Age is just a number. It's how many candles are on a cake. It's not you. It's not what defines you. How we treat the passage of years is up to us. I've learned to appreciate my decades and the experiences they've given me. I've decided to focus on growing rather than aging. Who's with me?
Like the changing of the seasons, during perimenopause and menopause, our bodies change too (and not always for the better). It's how we deal with those changes that determines how we are perceived by others.
Why have we made exercising -- at least the way we do it in the places that have come to be known as "health clubs" -- such an awful experience? If we're going to redefine success to include well-being, we also need to redefine getting in shape to include mental and soul fitness.
For me, health means strength. Health means trying each day to treat my body well. That kind of health goes beyond just diet and exercise. It comes in a variety of sizes. And if you don't carry that size in your store, I'm happy to take my money elsewhere.
Let's not dump too many intentions onto cleaning or onto exercise; it's just confusing. Keep them separate. Do these activities with separate intentions and let habits form. Creating good habits from things we enjoy is how we remain happy and healthy.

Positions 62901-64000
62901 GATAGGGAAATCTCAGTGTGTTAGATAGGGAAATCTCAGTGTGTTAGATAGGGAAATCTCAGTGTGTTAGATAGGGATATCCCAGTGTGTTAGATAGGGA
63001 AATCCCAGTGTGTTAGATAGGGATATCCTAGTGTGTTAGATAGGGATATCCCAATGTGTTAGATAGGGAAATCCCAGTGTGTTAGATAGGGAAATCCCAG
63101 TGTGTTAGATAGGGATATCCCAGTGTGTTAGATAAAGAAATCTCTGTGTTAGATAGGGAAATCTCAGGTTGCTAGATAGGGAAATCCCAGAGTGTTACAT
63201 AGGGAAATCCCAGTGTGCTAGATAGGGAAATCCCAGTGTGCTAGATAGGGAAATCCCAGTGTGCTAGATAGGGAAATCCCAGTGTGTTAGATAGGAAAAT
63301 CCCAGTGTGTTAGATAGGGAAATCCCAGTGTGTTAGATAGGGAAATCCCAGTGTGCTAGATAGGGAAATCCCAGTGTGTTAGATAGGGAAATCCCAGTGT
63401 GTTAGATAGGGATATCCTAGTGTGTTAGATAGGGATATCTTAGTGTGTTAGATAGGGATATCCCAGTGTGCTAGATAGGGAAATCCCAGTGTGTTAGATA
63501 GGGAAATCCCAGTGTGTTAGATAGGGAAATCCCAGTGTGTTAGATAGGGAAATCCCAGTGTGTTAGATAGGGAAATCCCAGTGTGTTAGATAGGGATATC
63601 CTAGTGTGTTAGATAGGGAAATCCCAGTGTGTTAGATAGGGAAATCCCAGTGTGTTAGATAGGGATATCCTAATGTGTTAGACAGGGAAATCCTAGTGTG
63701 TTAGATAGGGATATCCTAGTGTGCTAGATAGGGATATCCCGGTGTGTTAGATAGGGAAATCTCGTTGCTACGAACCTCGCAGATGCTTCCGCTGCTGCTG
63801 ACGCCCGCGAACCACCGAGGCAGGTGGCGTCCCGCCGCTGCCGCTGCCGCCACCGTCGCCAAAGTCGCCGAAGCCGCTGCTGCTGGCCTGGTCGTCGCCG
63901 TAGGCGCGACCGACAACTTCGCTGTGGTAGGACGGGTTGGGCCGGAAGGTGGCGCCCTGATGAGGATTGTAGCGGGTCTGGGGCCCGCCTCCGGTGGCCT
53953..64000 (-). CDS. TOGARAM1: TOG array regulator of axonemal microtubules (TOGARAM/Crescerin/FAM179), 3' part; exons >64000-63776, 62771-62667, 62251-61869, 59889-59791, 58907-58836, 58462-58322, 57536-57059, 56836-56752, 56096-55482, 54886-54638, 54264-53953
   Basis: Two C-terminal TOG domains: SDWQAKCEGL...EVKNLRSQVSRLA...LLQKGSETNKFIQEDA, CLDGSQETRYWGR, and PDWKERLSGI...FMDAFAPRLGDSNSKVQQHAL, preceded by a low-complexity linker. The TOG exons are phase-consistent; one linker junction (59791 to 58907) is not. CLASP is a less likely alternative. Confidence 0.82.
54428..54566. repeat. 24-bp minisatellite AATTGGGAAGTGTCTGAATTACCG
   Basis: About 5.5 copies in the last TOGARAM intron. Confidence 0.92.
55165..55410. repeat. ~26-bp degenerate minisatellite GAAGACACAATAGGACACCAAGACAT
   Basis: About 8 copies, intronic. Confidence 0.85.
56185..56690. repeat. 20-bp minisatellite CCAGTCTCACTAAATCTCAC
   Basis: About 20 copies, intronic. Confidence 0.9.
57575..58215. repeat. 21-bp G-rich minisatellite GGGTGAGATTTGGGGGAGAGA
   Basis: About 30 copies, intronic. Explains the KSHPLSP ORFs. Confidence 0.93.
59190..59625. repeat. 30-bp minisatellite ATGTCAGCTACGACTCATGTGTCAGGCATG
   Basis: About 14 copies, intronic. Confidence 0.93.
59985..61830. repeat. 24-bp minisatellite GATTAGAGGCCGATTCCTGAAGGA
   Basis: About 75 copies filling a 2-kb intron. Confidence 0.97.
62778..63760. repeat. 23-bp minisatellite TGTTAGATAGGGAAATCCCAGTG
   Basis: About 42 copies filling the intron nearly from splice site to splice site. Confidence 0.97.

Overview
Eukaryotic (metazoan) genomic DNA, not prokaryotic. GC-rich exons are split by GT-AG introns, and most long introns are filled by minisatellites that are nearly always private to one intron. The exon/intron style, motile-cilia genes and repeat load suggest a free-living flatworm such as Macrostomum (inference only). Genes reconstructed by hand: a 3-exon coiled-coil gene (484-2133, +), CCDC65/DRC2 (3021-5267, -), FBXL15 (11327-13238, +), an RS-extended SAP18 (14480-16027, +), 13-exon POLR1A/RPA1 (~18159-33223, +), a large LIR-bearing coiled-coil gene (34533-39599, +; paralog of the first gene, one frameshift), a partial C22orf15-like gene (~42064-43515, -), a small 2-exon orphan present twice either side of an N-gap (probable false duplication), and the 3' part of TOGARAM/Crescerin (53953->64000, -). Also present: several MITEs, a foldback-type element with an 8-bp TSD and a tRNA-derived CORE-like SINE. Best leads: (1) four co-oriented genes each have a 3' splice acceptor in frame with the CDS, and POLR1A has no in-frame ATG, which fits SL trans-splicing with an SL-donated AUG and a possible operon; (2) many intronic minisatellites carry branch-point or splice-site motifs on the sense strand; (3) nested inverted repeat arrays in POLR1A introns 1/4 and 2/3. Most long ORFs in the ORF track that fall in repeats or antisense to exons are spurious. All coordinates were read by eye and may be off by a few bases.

Whether the issue is working out at the gym or continuing a business practice, we're creatures of habit. And there's nothing wrong with habits -- they can keep us on track. The problem is when habits become "dead zones," void of mindfulness and awareness.
Every New Year all of us reflect upon our lives. We attempt to grow, learn and become inspired to improve ourselves. We begin the year with an ardency that could light monuments. Is this all reality? Or are we setting ourselves up repeatedly to fail?
I was one of those depressed, overweight, overstressed people who always had a reason why I wouldn't or couldn't run. The most pressing reason was that sneakers made my feet feel so hot that I couldn't bear to wear them. Ever.
There are moments in life when you feel the universe is telling you you have become a Fat Bastard. For me, the hint came when one of the staff at KFC pulled out a large Christmas card, signed by everybody who worked there.